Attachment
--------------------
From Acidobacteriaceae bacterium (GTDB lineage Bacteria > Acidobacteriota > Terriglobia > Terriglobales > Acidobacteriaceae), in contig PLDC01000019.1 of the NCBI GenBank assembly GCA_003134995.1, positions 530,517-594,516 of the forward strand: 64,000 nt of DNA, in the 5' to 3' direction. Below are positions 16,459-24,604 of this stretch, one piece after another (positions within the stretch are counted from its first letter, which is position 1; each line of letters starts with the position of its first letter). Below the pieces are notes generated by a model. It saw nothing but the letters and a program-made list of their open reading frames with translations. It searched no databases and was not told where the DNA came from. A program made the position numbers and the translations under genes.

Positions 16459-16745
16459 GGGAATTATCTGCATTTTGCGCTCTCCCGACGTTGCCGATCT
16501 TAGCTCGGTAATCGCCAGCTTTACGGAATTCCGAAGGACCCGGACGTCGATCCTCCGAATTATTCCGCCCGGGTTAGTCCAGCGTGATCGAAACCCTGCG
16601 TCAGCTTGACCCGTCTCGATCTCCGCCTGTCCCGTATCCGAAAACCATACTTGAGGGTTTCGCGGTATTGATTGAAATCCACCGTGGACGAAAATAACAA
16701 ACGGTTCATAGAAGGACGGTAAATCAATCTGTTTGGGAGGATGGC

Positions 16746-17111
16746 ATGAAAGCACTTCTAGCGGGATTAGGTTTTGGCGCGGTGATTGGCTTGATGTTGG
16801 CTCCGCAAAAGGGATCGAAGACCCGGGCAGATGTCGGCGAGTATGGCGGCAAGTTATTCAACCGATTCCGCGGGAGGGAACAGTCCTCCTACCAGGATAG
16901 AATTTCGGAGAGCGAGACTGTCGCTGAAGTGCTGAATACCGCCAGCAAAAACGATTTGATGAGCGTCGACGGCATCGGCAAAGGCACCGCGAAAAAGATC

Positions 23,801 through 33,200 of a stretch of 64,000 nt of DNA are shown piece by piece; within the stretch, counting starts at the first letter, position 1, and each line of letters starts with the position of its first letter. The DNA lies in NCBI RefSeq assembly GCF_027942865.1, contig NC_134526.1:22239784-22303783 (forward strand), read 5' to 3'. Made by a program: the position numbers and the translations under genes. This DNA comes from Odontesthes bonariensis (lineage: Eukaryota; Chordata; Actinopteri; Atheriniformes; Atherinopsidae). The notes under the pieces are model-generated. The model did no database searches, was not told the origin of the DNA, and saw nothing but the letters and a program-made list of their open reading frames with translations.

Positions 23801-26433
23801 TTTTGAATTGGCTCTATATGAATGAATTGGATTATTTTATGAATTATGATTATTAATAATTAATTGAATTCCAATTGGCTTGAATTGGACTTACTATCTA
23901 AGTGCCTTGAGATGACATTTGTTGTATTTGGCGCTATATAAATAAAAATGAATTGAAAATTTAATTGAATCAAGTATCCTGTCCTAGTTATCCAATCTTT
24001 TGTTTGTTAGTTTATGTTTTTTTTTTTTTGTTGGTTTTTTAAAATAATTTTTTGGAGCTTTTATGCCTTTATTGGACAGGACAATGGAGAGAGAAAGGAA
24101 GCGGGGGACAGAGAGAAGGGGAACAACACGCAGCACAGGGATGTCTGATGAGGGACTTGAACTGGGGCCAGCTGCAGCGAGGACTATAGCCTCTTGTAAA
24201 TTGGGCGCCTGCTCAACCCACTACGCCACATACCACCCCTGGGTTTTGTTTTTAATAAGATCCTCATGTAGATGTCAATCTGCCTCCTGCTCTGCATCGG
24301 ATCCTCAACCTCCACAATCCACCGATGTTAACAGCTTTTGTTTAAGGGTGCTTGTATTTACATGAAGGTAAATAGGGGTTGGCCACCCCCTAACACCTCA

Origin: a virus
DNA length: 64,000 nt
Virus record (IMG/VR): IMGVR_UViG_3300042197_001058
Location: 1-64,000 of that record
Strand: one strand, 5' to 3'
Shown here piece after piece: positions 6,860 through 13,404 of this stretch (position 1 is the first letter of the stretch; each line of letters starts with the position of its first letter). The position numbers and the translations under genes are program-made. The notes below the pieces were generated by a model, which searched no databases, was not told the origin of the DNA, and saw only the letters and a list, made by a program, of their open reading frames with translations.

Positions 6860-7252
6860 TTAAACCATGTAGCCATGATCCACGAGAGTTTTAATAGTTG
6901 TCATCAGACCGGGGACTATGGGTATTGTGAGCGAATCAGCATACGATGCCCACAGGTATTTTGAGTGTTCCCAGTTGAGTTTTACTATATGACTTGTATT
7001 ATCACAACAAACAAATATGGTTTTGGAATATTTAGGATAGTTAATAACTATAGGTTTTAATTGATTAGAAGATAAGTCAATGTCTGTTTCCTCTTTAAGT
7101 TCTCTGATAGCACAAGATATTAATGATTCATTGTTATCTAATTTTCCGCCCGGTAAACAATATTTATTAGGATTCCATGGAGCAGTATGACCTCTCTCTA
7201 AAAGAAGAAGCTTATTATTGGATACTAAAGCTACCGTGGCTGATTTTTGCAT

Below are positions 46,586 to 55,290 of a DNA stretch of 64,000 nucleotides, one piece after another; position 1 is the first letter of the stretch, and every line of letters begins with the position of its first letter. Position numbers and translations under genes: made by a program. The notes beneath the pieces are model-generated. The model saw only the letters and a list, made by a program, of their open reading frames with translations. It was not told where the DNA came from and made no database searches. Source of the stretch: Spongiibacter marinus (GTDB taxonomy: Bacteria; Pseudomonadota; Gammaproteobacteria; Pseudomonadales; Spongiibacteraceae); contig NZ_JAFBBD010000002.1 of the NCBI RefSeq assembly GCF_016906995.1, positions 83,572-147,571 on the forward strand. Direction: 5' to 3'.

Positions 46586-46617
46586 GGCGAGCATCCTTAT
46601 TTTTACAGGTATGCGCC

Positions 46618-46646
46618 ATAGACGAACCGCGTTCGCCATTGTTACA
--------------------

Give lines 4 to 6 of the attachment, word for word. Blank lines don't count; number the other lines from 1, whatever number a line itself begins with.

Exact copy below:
16501 TAGCTCGGTAATCGCCAGCTTTACGGAATTCCGAAGGACCCGGACGTCGATCCTCCGAATTATTCCGCCCGGGTTAGTCCAGCGTGATCGAAACCCTGCG
16601 TCAGCTTGACCCGTCTCGATCTCCGCCTGTCCCGTATCCGAAAACCATACTTGAGGGTTTCGCGGTATTGATTGAAATCCACCGTGGACGAAAATAACAA
16701 ACGGTTCATAGAAGGACGGTAAATCAATCTGTTTGGGAGGATGGC